“Interstitials are the greatest bang for your buck,” says Arkansas PBS Director of Marketing Julie Thomas.
Arkansas PBS used interstitials to spotlight local teachers of the year to promote their educational resources. Between top children’s programming like “Daniel Tiger’s Neighborhood” or “Pinkalicious and Peterffic,” local teachers of the year said “hi” to the kids watching and gave a short assignment for them to think about. Interstitials work well on TV but can also be repurposed as digital experiences, particularly on YouTube.
The strategy of converting old media into new is also evident between print and digital reading formats. Boston’s GBH developed a 12-week bilingual English-Spanish learning guide for Massachusetts families, both online and in print. At a time when parents were looking for activities to get their children away from computer screens, print had great appeal.
“The demand was so high we ended up printing around 110,000 guides,” says Mary Haggerty, Director of First 8 Labs and Media Engagement at GBH.
At Vermont Public Radio, Jane Lindholm and Melody Bodette saw an opportunity to test the podcast space with a niche audience — “But Why,” a podcast series for kids. They’ve seen huge audience growth.
“It’s by a factor of 10 the most popular product we make at the station,” says Lindholm.
They attribute some of the success to the format itself. “But Why” asks kids to contribute their big questions, then the host, Jane, dives into the topics kids submit. They include kids’ voices whenever they ask a question.
“I really like the idea that kids drive what we cover,” says Lindholm. “They say, ‘This is what I want to know about.’” Recent topics include “Why Can’t Kids Vote?”, “Why Do Spiders Have Eight Legs?”, and “Why Do Cats Sharpen Their Claws?” A young listener from Australia wanted to know “What Happens to The Forest After A Fire?” after seeing the devastating bushfires in her community.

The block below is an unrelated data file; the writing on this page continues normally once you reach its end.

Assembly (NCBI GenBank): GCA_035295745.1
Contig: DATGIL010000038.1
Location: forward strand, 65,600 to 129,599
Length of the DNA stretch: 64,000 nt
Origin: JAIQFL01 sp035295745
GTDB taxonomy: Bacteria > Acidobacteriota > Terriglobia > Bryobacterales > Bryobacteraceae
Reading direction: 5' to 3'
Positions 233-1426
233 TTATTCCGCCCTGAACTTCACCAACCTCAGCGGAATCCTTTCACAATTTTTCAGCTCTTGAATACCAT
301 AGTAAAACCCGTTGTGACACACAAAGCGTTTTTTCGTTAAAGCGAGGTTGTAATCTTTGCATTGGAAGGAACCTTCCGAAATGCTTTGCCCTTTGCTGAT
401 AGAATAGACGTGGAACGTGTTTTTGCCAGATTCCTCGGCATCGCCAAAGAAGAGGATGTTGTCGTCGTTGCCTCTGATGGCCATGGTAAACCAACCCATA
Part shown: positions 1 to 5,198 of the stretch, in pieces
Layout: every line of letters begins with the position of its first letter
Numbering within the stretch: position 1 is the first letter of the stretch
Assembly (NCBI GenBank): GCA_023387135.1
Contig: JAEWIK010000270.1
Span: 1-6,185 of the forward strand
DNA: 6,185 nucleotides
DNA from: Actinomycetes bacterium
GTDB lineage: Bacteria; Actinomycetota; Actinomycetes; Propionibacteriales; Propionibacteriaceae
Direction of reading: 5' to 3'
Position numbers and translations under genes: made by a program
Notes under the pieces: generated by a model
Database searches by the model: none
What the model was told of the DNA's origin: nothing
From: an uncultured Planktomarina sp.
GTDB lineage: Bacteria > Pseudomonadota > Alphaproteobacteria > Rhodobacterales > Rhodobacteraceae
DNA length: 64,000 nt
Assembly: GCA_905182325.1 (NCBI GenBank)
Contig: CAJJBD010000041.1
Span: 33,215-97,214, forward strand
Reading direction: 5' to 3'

Lindholm also attributes the success to their tone of voice, which is less performative than is typical of many podcasts. Instead of over-the-top characters that kids listen to, the podcast is led by real adults who speak clearly and slowly enough for kids to follow along.
Public media and news institutions typically have relationships with educational departments and institutions in their communities. Some 86% of parents agreed that PBS Kids is the most trusted and safe source for children to watch television and play digital games and mobile apps, according to a survey conducted by PBS and Marketing & Research Resources, Inc. The brand outranked other choices such as Disney Jr. (75%), Disney Channel (75%) and Nick Jr. (70%).
This level of trust can mean that parents might be more willing to share and co-consume with their kids if the content is coming from a public media organization.